Winning In the UN Human Rights Council arena
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Prior to his inauguration, President Trump tweeted about the United Nations, “things will be different after Jan. 20.” To help make that happen, as president, Mr. Trump should intensify U.S. leadership at the primary UN human rights organ, the Human Rights Council, not pull back. In doing so, the Trump administration would signal that human rights are inextricably connected to U.S. values, fulfill campaign promises to achieve more wins for U.S. interests globally, and acknowledge the chorus of voices on Capitol Hill calling to actively combat anti-Israel bias at the UN.

President Trump’s public commitments to human rights have been limited, but there have been a few brighter spots. As the Republican presidential nominee, Mr. Trump forcefully advocated for the expansion of political and religious freedoms in Cuba. And at the 2016 Republican National Convention, Trump’s pledge to protect the LGBTQ community against threats from ISIS received raucous applause. During her Senate hearing to be confirmed as U.S. ambassador to the UN, Nikki Haley unequivocally declared, “I have a clear understanding that it is not acceptable to stay silent when our values are challenged.”


A newly released Council on Foreign Relations report shows U.S. engagement on the Council has had conclusive impact. For instance, the U.S. has worked with partners to steadily chip away at the structural bias against Israel at the UN.

Despite the regrettable continuation of a dedicated Council agenda item on Israel, both special sessions and country-specific resolutions on Israel are down as a direct result of U.S. leadership; in fact, the proportion of country-specific resolutions on Israel has dropped to around one-fifth.

Dogged U.S. engagement at the Council has also boosted the organ’s appetite for deserved scrutiny of other countries. New UN investigatory mechanisms have been established on Iran, Syria, and Belarus among others. North Korean leaders were left scrambling following the release of findings from a Commission of Inquiry established by the Council, with U.S. support. Cuba has endured the second-highest level of scrutiny under the Council’s Universal Periodic Review. In 2016, the U.S. also huddled with key allies to sound a common voice on China’s human rights record for the first time in a dozen years.

The U.S. has also deftly used a diversity of diplomatic tools to assist in elevating the human rights of LGBTQ people through the Council; It is no secret that the Islamic State would prefer a world with fewer norms against extrajudicial killings based on sexual orientation or gender identity than more. Further, the U.S. has skillfully engaged a cross-regional coalition at the Council to establish an international watchdog on the rights to the freedom of assembly and association, the first such fundamental freedoms-focused mandate in seventeen years.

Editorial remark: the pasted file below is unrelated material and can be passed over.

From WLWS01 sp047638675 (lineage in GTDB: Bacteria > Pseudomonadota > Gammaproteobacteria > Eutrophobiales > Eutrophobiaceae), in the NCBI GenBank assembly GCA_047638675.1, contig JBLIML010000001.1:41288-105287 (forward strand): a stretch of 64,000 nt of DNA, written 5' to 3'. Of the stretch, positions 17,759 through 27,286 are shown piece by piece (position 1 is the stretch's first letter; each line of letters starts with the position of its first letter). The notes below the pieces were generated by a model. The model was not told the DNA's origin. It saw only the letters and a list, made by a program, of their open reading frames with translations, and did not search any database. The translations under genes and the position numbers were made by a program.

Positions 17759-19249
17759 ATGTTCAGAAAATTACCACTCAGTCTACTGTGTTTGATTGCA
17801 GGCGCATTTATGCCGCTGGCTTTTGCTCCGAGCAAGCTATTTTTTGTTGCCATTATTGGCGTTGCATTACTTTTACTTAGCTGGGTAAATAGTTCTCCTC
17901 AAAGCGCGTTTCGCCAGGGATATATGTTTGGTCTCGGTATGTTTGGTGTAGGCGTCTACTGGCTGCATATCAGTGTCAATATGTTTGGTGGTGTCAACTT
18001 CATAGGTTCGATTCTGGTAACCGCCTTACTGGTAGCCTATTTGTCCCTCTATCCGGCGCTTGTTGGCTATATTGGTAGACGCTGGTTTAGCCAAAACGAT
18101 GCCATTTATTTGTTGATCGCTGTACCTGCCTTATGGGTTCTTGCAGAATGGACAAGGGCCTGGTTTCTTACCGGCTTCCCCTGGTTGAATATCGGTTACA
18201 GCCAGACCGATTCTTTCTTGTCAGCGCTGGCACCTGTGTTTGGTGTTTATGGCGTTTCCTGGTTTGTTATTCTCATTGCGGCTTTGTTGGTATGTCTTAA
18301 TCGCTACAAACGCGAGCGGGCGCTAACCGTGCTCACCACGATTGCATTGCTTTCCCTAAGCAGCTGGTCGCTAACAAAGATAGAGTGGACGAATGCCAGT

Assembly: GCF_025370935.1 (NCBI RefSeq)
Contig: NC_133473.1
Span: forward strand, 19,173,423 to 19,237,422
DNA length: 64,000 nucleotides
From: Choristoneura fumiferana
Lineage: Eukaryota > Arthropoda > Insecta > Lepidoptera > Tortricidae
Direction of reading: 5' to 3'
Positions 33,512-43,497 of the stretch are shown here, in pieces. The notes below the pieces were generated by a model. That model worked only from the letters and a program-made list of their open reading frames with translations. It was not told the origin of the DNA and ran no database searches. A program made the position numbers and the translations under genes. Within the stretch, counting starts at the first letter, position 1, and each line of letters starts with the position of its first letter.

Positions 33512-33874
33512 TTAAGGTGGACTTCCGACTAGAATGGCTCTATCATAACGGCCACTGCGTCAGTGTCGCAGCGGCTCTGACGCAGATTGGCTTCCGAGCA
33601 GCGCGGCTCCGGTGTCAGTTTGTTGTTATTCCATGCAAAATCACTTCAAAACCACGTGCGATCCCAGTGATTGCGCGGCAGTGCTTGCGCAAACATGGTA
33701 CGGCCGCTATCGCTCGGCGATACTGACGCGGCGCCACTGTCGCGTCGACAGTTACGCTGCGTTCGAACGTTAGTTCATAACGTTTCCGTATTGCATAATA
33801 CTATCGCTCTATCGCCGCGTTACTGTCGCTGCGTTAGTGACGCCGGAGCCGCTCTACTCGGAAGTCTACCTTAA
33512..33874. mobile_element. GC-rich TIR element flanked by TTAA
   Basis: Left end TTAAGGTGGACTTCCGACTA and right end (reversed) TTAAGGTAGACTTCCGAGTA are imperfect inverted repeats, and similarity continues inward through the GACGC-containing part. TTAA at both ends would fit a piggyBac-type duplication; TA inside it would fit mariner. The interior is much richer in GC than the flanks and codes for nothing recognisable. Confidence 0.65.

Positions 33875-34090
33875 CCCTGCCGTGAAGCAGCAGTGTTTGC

Retreating from the Council means backsliding. Various U.S. and non-U.S. scholars, diplomats, non-governmental organizations, and international public servants interviewed for the CFR study reported that when the U.S. benched itself at the Council during the George W. Bush administration, a small group of rights-violators dominated the body. During that time, upwards of 60 percent of country-specific resolutions focused on Israel. UN mandates to monitor rights abuses in Cuba and Belarus were cancelled. In other words, Washington has already seen what happens when it cedes its seat at the table: it loses. It would be a mistake to assume that the U.S. should carry these loads alone. Rather, multilateral partnerships and burden sharing remain crucial.

The Trump administration should urge the Senate to move swiftly to confirm a new Council ambassador who can exercise catalytic leadership. Capitol Hill should also avoid measures attempting to legislatively restrict Council participation or defund the UN. Doing so would merely weaken the U.S.’ hand against those regimes that favor strengthening structural bias against Israel and dilute Council actions on rights-violating countries. Finally, the U.S. delegation at the Council should doubly emphasize the need for resolutions that effectuate change on the ground. This would help elevate prevention in U.S. foreign policy over more costly reactiveness, lest rights crises metastasize.

Newly confirmed U.S. Ambassador to the UN Nikki Haley was right to criticize a UN human rights organ that currently includes egregious rights violators as members. But in disengaging from the Council, the U.S. would lose credibility to urge freer countries to seek seats that would eventually realize a stronger composition. This may not be as difficult as it seems given that Russia lost its seat on the Council last October – its first absence from a top UN human rights organ in seventy years.

Further, the U.S. just began a new three-year term on the Council in January 2017. Now is the time to jump in with both feet, and commit to winning in the Human Rights Council.

Mark P. Lagon is Centennial Fellow at Georgetown University, and served as Ambassador-At-Large and as Deputy Assistant Secretary for International Organizations at the State Department during the Bush administration. Ryan Kaminski is Senior Program Manager for Human Rights at the United Nations Foundation.

The views expressed by this author are their own and are not the views of The Hill.